What was a golden age for fieldsports was a depressing time for British farming, although all those unproductive acres might inadvertently have resulted in maximising sporting potential

While fieldsports enjoyed a Golden Era, farming suffered the Great Depression of British Agriculture. Tim Field looks back on farming’s history during the Golden Era, and how the depression successfully maximised sporting potential.

From farming’s history, to its future. Tim Field considers how in a post-Brexit world, we have the opportunity of a lifetime to set agricultural policy. Read post-Brexit agricultural policy: the opportunity of a lifetime.


Crimson hillsides of sainfoin fed stables of horse power and sustained fertility in the soils. Estates supported huge communities with labourers who worked the land. In the early and mid 19th century rural landowners were the wealthiest class in the wealthiest nation, growing nearly 10 million acres of cereals. However, by the late 19th century the days of wealth and prosperity in farming had slipped away as we entered the Great Depression of British Agriculture. The social and physical landscape changed substantially.

The problems were primarily market driven, originating from the Repeal of the Corn Laws in 1846 (simply, a lift on food import tariffs in the name of free trade). However, it was improvements in shipping and mechanisation of foreign agriculture later in the century that saw British corn and meat prices suffer. The trade of manufactured goods and the cheapness of imported food were no doubt popular with the growing industrial, wage-earning communities but such was the crisis that unfolded in agriculture the first Government Board of Agriculture was formed and a Minister appointed in 1889. The cheapest corn prices in a century led to the poorer lands reverting to grazing; but shirking the expense of grass seed and cultivation, marginal arable areas were allowed to succumb to rough pasture. By 1900, the area under wheat was just 50% of the 1872 acreage. Even beef and sheep were struggling due to imports, with overseas markets able to feed stock at lower cost than our domestic producers.

The late 19th century was a difficult time for the wealthy and landed gentry who could no longer boast about their vast acres of productive agriculture. Perhaps this acted as a catalyst, with them focusing on the pursuit of increasingly fine sport that their unproductive farmland must have offered. The fallow lands presented wild game with abundant cover, while the affordable labour and lean times must have favoured efficient vermin control, game and land management to provide optimum sporting potential.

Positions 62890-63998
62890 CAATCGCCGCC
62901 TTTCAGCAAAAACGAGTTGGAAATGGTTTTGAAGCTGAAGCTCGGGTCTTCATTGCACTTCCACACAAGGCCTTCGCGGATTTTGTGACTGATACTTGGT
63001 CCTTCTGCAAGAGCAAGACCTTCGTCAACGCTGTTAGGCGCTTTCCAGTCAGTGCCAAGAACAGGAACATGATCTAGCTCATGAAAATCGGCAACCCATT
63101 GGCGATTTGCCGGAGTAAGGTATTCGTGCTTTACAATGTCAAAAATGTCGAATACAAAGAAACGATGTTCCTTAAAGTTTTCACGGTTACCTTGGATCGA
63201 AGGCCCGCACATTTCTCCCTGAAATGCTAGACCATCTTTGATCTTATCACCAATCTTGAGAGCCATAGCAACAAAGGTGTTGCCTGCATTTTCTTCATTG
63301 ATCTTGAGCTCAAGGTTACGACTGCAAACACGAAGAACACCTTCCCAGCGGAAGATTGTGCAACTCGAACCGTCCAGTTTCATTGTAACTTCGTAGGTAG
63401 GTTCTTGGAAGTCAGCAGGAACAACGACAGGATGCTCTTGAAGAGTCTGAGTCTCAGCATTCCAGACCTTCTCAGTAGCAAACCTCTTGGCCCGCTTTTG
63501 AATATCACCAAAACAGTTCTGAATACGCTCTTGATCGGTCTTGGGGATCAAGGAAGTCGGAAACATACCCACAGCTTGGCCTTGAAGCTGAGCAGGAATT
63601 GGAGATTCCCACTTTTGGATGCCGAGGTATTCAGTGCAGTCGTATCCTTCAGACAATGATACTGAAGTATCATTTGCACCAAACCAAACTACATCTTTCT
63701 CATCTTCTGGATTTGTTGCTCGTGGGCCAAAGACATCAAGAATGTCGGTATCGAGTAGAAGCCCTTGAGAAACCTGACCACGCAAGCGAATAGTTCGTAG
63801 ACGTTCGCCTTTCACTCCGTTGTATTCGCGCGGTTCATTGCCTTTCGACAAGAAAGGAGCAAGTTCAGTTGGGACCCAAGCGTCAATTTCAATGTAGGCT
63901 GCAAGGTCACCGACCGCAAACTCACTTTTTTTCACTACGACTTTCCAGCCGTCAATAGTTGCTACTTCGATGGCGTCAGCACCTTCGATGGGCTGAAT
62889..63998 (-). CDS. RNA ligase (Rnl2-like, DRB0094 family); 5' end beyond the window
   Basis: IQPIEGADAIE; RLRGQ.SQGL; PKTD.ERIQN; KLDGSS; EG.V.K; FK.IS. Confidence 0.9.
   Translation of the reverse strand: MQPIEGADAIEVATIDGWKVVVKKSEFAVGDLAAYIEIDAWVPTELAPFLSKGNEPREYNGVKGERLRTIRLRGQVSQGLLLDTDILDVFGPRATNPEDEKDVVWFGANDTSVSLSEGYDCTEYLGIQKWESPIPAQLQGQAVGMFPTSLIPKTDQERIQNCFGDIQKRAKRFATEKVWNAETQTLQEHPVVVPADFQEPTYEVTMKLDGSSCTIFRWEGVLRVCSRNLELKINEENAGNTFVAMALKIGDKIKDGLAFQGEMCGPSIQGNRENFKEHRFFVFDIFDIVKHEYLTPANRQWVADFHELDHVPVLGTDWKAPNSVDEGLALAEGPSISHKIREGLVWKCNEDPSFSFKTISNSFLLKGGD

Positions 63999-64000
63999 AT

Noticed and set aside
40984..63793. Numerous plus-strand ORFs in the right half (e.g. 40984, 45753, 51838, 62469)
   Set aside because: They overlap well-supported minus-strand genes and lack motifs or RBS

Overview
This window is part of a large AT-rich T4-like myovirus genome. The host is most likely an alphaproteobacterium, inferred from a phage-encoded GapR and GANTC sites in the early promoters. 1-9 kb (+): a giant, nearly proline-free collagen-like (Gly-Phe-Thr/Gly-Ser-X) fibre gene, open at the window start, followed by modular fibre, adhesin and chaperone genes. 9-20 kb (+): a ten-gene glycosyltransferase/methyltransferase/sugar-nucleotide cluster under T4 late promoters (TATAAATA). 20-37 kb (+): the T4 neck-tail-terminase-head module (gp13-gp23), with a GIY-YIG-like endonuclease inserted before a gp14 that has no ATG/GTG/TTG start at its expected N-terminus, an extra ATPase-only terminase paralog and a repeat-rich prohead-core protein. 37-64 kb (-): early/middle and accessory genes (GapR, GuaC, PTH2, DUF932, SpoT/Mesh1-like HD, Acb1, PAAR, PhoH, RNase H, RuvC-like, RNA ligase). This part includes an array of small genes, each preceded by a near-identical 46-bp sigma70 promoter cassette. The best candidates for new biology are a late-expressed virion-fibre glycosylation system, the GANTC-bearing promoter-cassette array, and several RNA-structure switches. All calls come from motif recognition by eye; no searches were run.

Of the more viable agricultural enterprises, market gardening and milk production made the most of fresh produce’s inability to be transported any great distance. For horticulture, soil fertility was well served by the abundant supplies of stable manure that could be obtained from the ever-growing industrial towns. By the end of the 19th century, farm labourers were driven from agriculture into any other employment available, often in the towns. Only the most tenacious farmers succeeded, however, and during the First World War a large amount of skills, muscle and horses were lost to the front line. These challenges notwithstanding, by 1917 the war effort did spur one million acres of UK soil back under tillage and allotment numbers nearly trebled, as our reliance on food imports became the target of German U-boats.

While advances in transport engineering made overseas markets closer and more competitive, the revolution in certain farm practices, equipment and innovation made floundering British agriculture more efficient. Interest in seed breeding and fertiliser additives was stimulated and in livestock, the period saw the birth of a flurry of breed books and societies, established to focus on improvements to genetics and the value of animals.

Horses remained the primary source of power for production, though as steam began to find its way into agriculture it marked the beginning of the end for working horses. The ploughs, rakes, harvesters and rollers improved greatly, too. In 1871, Henry Bamford and his son, Samuel, founded a farm machinery and engine company that rode the crest of a wave for a century; its legacy continues today. The initials of Henry Bamford’s great grandson, Joseph Cyril, are carried on the majority of yellow farm machines today. The Bamford business came of age in 1881 with the introduction of a highly successful horsedrawn mower, the “Royal” No 5 (pictured above). The Royal leant its fortunes to a design incorporating extra-high wheel positioning, “enabling the horse to trot without injury to the machine”.

With modern politics presenting such uncertain times, a number of industry commentators have likened the current rhetoric to the Repeal of the Corn Laws. Could we see history repeating itself? While swamping our nation with cheaper imports from abroad is a genuine concern, the growing favourability of sainfoin, innovation in tillage techniques and the popularity of low-input, grass-fed breeds hint at a landscape that could also support more than just farming. Let us pray that we are not facing another great agricultural depression but, instead, heading into another Golden Era of fieldsports.

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